These events are seismic for TNT Sports – Queensberry’s broadcaster in the UK – and DAZN – Matchroom’s broadcaster – but Boxxer and Sky Sports have mostly been left out in the cold, while their rivals bask in the warm, sunny rays of Riyadh. That said, Sky will get a slice of the monetary pie when Fury faces Usyk, with the broadcaster joining TNT and DAZN in airing the historic event. “In Saudi, they want to put it out everywhere,” Warren says.

What Boxxer and Sky have wisely done, in any case, is tap into women’s boxing. That side of the sport is a growing market, and importantly, it often lacks the egos present in men’s boxing. Ahead of her narrow loss to Natasha Jonas in January, former world champion Mikaela Mayer told The Independent: “We have to [take these risks], we don’t have the privilege of sitting back and collecting one big cheque. We still have to prove to a lot of people that we belong in this sport, and that starts with making fights that fans want to see. We’ve got to hustle a little harder [to] have that leverage.” Jonas vs Mayer stands out alongside Mayer’s battle with Alycia Baumgardner, and Claressa Shields’s showdown with Savannah Marshall, as big-name women’s fights that Boxxer has brought to life in recent years.

But when it comes to bringing fights to life, where do promoters even start?

Tyson Fury and Oleksandr Usyk will fight to crown the first undisputed heavyweight champion since 2000 (PA)
Tyson Fury and Oleksandr Usyk will fight to crown the first undisputed heavyweight champion since 2000 (PA)

“When there’s a fight being discussed, the first thing that we’ll say is: ‘Put together the budget,’” Hearn explains. “TV revenue, gate receipts, ticket sales, sponsorship – the cost of the show and what we can pay is very simple, very transparent. Then you go to the fighters and start negotiating. You can tell very quickly if you’re wasting your time or not. Then we look at the venue availability, go to DAZN and say, ‘What weeks do you like?’ We marry that up with the venue availability, then we try to get the deals over the line with both camps. That’s the model.”

The process can take days, but it often takes months, Smith reveals. “A good example is Chris Eubank Jr vs Conor Benn,” he says, referencing a bout that collapsed in 2022 – but which is still on the cards. “The first time around, it took about nine weeks to make that fight. Same with Joshua vs Usyk 2, it took months and months. Fights of that magnitude are large-scale events, with significant financial investment from both parties.”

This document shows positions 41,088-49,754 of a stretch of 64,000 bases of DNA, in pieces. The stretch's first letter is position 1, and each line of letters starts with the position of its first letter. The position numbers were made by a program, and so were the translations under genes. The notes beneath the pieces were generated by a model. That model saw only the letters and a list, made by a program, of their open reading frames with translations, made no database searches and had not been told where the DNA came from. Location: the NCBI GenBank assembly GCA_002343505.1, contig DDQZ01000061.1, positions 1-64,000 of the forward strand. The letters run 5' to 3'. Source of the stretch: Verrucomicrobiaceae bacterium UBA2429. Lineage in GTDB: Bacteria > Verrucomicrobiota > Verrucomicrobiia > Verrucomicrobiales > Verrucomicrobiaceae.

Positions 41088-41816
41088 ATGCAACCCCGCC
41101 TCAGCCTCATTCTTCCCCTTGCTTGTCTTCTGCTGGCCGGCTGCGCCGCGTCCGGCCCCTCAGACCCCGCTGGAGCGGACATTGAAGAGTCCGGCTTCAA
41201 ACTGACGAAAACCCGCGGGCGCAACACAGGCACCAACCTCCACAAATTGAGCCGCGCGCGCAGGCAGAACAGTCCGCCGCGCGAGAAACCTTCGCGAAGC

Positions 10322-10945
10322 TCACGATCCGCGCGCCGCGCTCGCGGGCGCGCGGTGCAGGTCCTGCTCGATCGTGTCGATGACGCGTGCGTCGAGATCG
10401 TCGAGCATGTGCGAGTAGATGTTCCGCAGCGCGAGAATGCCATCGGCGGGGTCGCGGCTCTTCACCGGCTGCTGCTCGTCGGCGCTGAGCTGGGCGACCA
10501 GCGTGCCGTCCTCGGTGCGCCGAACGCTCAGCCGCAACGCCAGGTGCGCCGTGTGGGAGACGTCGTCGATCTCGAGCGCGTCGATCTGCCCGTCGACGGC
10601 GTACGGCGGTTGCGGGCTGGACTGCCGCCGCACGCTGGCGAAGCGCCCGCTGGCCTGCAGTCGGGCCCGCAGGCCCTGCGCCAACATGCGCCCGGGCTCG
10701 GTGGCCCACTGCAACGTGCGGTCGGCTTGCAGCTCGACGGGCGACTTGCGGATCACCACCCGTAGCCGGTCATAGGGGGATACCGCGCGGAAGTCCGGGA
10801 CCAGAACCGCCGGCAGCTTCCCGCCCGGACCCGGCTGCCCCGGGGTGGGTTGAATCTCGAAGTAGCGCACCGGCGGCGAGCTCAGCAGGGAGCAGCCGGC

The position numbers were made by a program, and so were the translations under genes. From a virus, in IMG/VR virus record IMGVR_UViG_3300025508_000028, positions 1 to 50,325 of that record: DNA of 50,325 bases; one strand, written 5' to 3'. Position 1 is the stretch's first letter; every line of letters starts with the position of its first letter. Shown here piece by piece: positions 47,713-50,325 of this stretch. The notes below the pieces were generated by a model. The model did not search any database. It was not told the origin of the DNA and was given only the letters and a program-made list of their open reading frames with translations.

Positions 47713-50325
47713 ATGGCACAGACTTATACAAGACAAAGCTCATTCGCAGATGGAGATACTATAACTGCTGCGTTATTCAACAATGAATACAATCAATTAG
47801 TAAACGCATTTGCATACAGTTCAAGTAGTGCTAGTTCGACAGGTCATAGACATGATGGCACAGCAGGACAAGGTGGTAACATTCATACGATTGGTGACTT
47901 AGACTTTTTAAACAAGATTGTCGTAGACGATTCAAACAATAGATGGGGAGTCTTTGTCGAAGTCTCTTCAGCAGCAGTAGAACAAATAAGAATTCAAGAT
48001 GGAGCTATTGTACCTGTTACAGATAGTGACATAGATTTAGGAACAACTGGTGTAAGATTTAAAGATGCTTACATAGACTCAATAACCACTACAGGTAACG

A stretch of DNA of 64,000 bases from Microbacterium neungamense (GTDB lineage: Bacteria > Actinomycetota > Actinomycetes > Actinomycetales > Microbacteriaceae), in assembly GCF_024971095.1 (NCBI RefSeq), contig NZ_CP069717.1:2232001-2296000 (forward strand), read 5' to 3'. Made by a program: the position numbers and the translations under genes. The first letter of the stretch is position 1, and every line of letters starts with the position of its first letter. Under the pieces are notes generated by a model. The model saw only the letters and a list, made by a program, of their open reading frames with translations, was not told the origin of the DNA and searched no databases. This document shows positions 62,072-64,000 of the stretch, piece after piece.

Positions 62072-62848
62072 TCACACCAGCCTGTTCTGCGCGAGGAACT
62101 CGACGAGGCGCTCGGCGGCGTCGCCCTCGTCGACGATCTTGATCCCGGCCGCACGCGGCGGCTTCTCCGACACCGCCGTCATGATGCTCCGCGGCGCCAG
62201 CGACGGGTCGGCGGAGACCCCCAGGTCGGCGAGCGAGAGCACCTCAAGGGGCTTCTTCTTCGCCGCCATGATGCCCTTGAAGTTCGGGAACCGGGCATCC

Last autumn, there was an attempt to rebook Eubank Jr vs Benn for 23 December, after it became clear that Fury vs Usyk would not take place on that date. The attempt was unsuccessful – though Joshua and Wilder’s fights did materialise – but Smith highlights some problems that might have occurred anyway: “You’re still only seven or eight weeks away, and you don’t have a deal in place. Once you announce it, you’re five or six weeks out. It doesn’t give you the time to make the most of a fight of that magnitude.”

All the stressful factors in figuring out fight deals are worth it, though, according to Smith. “I love putting on shows,” he smiles. “I love walking out every weekend and seeing 8,000, 10,000, 20,000 people enjoying themselves, and thinking: ‘We did that.’ At the same time, if it isn’t good enough, I like looking at it and saying: ‘We need to improve.’

“We’re lucky that we’re in a business where we do all of it ourselves; everything you see is created by us. I’m lucky that I get to walk out and see the end product. You don’t get that with many jobs anymore; if you’re in a factory, a lot of the time you’re only working on a certain part.”

One event that has remained elusive, but which finally looks likely given the Saudis’ involvement, is Joshua vs Fury. That is also the event that Smith, Hearn and Warren prize the most. “That’d go down in history,” Smith says. “Sometimes fights are bigger than belts, losses, whatever. That’s a fight we have to make before they retire. That’d be one I’d look back on and go: ‘I’m glad we got it over the line.’ I’d love to be a part of an event of that magnitude, and I’m confident as well. It’s too big not to happen.”

Previously fights would have been too big to happen. Not anymore.